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Jeannette Manger


Mammography screenings have the potential to protect individuals from the burden of cancer and can even save lives. However, in Ohio, many women are not receiving regular screenings. Recent research indicates that social determinants of health, such as income and education, can impact an individual’s ability to access mammography. Yet, we lack a comprehensive understanding of how these factors hinder an individual's ability to obtain mammography screenings, particularly in urban and rural areas of Ohio. The introduction of mammography has facilitated early detection of breast cancer in women. By identifying gaps in access to mammography and implementing changes to improve accessibility for underserved populations, we can significantly improve morbidity and mortality outcomes related to breast cancer.

Objective: To identify gaps in access to mammography screening in patients experiencing social determinants of health living in urban and rural counties of Ohio.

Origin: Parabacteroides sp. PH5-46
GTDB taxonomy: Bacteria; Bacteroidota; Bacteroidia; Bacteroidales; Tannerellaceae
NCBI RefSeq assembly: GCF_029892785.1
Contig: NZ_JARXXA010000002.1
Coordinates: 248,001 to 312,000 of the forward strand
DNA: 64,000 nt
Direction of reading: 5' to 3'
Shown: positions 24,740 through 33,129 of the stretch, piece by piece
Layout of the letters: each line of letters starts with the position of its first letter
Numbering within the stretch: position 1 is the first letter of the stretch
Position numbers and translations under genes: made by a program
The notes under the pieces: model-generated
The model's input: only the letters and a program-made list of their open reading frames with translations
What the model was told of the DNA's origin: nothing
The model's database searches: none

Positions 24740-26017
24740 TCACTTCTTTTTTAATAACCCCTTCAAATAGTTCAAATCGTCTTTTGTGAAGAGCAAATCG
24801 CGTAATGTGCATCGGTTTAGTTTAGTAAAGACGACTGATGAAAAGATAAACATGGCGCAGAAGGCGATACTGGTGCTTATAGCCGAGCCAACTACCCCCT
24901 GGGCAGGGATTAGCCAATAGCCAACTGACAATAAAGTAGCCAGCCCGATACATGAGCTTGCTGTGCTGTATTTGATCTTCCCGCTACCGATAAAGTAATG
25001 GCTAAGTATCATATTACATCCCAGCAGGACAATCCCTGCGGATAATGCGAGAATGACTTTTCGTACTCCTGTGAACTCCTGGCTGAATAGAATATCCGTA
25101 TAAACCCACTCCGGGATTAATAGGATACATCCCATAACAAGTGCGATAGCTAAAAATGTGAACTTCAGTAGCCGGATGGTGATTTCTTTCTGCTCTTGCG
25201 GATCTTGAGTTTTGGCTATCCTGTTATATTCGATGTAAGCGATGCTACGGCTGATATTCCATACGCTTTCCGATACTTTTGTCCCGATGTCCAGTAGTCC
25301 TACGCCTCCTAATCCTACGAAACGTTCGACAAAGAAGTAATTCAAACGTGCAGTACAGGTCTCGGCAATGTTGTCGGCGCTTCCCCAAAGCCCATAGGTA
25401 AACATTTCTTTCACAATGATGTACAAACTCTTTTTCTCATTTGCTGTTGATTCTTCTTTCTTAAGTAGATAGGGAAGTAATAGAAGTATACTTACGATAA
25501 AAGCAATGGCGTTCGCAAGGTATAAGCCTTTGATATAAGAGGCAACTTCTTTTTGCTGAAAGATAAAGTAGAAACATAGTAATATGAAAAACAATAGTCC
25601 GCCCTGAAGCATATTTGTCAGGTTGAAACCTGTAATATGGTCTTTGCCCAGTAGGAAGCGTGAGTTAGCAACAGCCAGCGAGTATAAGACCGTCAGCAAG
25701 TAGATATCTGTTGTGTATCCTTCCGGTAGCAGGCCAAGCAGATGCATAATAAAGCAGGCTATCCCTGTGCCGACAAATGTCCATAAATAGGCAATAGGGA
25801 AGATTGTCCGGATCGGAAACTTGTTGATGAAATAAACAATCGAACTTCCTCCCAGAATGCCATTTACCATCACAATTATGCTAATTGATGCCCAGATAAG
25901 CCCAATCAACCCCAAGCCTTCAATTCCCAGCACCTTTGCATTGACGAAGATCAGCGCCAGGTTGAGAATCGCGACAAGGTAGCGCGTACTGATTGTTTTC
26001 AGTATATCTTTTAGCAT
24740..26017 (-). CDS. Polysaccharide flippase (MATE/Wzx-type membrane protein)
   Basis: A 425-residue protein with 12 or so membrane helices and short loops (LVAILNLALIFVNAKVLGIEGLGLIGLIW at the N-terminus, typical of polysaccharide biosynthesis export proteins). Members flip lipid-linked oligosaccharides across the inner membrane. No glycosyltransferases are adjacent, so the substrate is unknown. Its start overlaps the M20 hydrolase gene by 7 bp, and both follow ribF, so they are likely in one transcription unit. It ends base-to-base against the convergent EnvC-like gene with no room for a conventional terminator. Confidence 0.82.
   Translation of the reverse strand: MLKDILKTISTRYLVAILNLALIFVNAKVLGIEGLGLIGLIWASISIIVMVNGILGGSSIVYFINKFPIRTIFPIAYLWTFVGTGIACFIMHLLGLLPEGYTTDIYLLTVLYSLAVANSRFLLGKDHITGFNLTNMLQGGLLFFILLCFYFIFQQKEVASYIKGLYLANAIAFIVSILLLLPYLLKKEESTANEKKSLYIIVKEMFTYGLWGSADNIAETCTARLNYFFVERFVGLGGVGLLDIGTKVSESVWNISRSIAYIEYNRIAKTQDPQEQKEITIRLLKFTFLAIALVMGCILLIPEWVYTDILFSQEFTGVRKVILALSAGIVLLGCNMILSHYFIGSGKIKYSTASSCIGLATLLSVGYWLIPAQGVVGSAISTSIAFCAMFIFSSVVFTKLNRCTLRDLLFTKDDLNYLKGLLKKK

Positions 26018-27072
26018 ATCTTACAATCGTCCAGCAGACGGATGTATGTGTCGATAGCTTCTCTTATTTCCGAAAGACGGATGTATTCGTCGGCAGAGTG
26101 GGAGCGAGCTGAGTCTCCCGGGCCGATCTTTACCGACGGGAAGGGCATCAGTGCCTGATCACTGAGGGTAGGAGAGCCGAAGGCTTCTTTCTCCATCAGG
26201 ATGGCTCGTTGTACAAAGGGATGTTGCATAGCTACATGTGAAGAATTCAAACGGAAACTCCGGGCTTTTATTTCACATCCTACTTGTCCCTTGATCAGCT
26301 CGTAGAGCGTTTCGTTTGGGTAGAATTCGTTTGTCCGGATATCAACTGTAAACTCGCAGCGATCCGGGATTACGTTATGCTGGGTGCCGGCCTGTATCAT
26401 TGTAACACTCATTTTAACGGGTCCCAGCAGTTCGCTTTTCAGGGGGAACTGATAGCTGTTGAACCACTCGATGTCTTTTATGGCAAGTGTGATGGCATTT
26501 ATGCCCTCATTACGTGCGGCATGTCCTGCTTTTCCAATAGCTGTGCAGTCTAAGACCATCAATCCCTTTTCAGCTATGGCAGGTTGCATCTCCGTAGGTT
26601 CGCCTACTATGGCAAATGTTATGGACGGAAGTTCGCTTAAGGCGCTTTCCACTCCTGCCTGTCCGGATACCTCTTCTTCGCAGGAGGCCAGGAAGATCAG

Methods: We evaluated mammography screening rates among Medicare patients in rural and urban Ohio counties for 2016 and 2022. Our analysis explored the correlation between screening rates and primary care physician availability, median household income and high school completion. Data was extracted from County Health Rankings and Roadmaps.

Results: Our results indicated that patients with lower median household income in urban areas of Ohio experienced more difficulty in obtaining mammography services. Additionally, a high patient to primary care physician (PCP) ratio was correlated with lower rates of mammography in urban regions of Ohio.

Conclusions: Understanding an individual’s socioeconomic barriers can empower physicians to recognize health disparities and advocate for preventive mammography screenings. Increasing mammography rates for patients affected by social determinants of health requires a comprehensive, patient-centered approach.